Evaluation of Mannheim Peritonitis Index to Predict Outcome of Patients with Peritonitis

Lakshmipathy, N (2011) Evaluation of Mannheim Peritonitis Index to Predict Outcome of Patients with Peritonitis. Masters thesis, Chengalpattu Medical College, Chengalpattu.


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INTRODUCTION: Peritonitis is defined as inflammation of the serosal membrane that lines the abdominal cavity and the organs contained therein. The peritoneum, which is an otherwise sterile environment, reacts to a variety of pathologic stimuli with a fairly uniform inflammatory response. Depending on the underlying pathology, the resultant peritonitis may be infectious or sterile (i.e, chemical or mechanical). Peritonitis is most often caused by introduction of an infection into the otherwise sterile peritoneal environment through organ perforation, but it may also result from other irritants, such as foreign bodies, bile from a perforated gall bladder or a lacerated liver, or gastric acid from a perforated ulcer. Women also experience localized peritonitis from an infected fallopian tube or a ruptured ovarian cyst. Patients may present with an acute or insidious onset of symptoms, limited and mild disease, or systemic and severe disease with septic shock. Peritoneal infections are classified as primary (ie, from hematogenous dissemination, usually in the setting of immunocompromise), secondary (ie, related to a pathologic process in a visceral organ, such as perforation, trauma, or postoperative), or tertiary (ie, persistent or recurrent infection after adequate initial therapy). AIM OF STUDY: A study to confirm the predicative value of MPI among patients with intraoperative diagnosis of peritonitis at the surgical department, to evaluate severity of peritonitis and to make a prognosis of survivalmortality, considering the risk factors analyzed in this index. PATIENTS AND METHODS: A prospective, descriptive, transversal and observational study was undertaken. Patients included were all male and female patients, 14 years of age or older, seen at the Surgical Service. with diagnosis of peritonitis confirmed during surgery regardless of etiology. Once diagnosis of peritonitis had been determined by operative findings registered in the postoperative report, the patient was accepted into the study. Using data recollection sheets, risk factors found in MPI were classified according to values indicated in Table I and individual variable scores were added to establish initial MPI score. In addition to personal data such as name, age, sex, etc.,the following intrahospital information was registered: file number; dates of admission and discharge from the hospital; days hospitalized; date of surgery and information related to illness (surgical findings, medical treatment and evolution of illness). Patient evolution was followed, indicating presence of complications and discharge due to improvement or death. Time elapsed from initial diagnosis to moment of event (death or discharge from hospital) was determined. The minimum possible score was zero, if no adverse factor were present, and maximum was 47 if presence of all were confirmed. Patients were divided in three groups according to the following categories (MPI points) fewer than 15; from 16 to 25, and more than 25. . A life table, using the actuaria method, was constructed to compare patient survival with peritonitis severity according to MPI score. To determine significance of possible differences among three categories (< 15 points, between16 and 25, and >25 points). RESULTS: From Jan 2009 to Nov 30 2010 of about 150 patients with peritonitis confirmed during surgical intervention were admitted to the Surgical Service,except one patient treated conservatively by bilateral flank drain due to Ca cervix on radiotherapy. Study Group General Data: Of the sample of 150 patients, 28 were female (18.7%) and 122were male (81.3%). Group mean age was 41.8 years with a median of 40 years and a range from 14 years and above. Mean age of survivors was 39.78 years of age (± 13.8); among non-survivors, mean age was 53 years (± 11.3) (p < 0.0001). Of the 150 patients 149 were operated and one was bilateral flank drain, 23 (15.3%) died (global mortality 6%), 17 (11.4%) were wound sepsis and 110 (73.3%) were discharged without complication. Origin of peritonitis was from more than 6 different anatomic sites and was due to various causes. Mannheim Criteria Data: Group mean MPI score was 18 points. Among surviving patients, mean score was 16 points and among non-survivors, mean was 27 points (p < 0.0001). We can observe the study group life table. survival curves of the three subgroups (< 15 , 16–25 and > 25) have differences that are statistically significant. succinctly, break down information of each risk factor according to the following categories: a) MPI scores <15, 16–25 and >25, Results of Odds ratio for each risk factor, for age over 50 years is 5.346 and Gender is 0.(Chart-2.1 to 5.1). CONCLUSION: MPI is a useful method to determine study group outcome in patients with peritonitis surgically evaluated. All MPI adverse factors, except colonic origin, behaved as expected, and the following were especially useful: presence of the organic failure; time elapsed > 24 h; presence of malignity; age > 50 years, and generalized extension of peritonitis. MPI, together with surgeon’s clinical judgment of each case, may be another possible use of this score, aiding the surgeon in making the always difficult decision of reintervention in a patient.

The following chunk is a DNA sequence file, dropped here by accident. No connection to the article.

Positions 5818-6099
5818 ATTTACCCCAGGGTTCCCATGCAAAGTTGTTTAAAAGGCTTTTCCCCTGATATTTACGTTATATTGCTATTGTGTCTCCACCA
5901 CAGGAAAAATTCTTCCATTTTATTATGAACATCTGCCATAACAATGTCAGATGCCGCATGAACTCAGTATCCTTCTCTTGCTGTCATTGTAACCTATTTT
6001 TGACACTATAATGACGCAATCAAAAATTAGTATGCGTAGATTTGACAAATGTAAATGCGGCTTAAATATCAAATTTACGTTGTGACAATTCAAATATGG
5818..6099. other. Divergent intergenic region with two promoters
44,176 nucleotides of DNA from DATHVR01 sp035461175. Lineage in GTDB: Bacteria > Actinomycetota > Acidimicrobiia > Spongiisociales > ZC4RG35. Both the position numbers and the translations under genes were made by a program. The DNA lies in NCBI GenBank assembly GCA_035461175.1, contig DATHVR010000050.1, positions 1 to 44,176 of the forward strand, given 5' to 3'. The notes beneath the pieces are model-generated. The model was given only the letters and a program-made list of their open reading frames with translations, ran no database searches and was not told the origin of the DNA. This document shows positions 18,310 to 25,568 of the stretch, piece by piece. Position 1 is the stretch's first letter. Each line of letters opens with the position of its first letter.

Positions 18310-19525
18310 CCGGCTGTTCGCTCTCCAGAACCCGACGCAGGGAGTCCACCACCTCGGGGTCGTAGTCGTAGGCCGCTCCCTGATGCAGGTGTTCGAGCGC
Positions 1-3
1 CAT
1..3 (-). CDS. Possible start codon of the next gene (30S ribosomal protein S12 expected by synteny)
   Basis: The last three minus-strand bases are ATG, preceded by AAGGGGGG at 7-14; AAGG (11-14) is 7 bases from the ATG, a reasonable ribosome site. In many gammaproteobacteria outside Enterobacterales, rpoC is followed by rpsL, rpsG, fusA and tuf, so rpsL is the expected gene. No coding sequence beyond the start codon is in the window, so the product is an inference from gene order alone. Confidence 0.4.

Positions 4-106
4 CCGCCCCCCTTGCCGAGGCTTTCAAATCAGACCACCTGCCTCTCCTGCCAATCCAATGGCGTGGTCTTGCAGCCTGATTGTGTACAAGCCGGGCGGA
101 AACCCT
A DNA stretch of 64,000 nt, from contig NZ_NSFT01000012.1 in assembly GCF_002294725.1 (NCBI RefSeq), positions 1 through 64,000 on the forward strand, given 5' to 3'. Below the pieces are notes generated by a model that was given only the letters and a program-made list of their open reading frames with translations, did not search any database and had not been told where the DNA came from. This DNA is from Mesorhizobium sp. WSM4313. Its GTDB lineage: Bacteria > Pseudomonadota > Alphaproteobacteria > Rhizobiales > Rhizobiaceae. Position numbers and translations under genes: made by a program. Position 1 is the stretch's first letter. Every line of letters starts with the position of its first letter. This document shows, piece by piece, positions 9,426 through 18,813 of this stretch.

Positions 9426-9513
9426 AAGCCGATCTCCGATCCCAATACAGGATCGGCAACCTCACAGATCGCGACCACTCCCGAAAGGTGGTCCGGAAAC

Item Type: Thesis (Masters)
Uncontrolled Keywords: Mannheim Peritonitis Index, Predict Outcome, Patients, Peritonitis.
Subjects: MEDICAL > General Surgery
Depositing User: Devi S
Date Deposited: 18 Mar 2020 01:05
Last Modified: 23 Mar 2020 05:57
URI: http://repository-tnmgrmu.ac.in/id/eprint/12294

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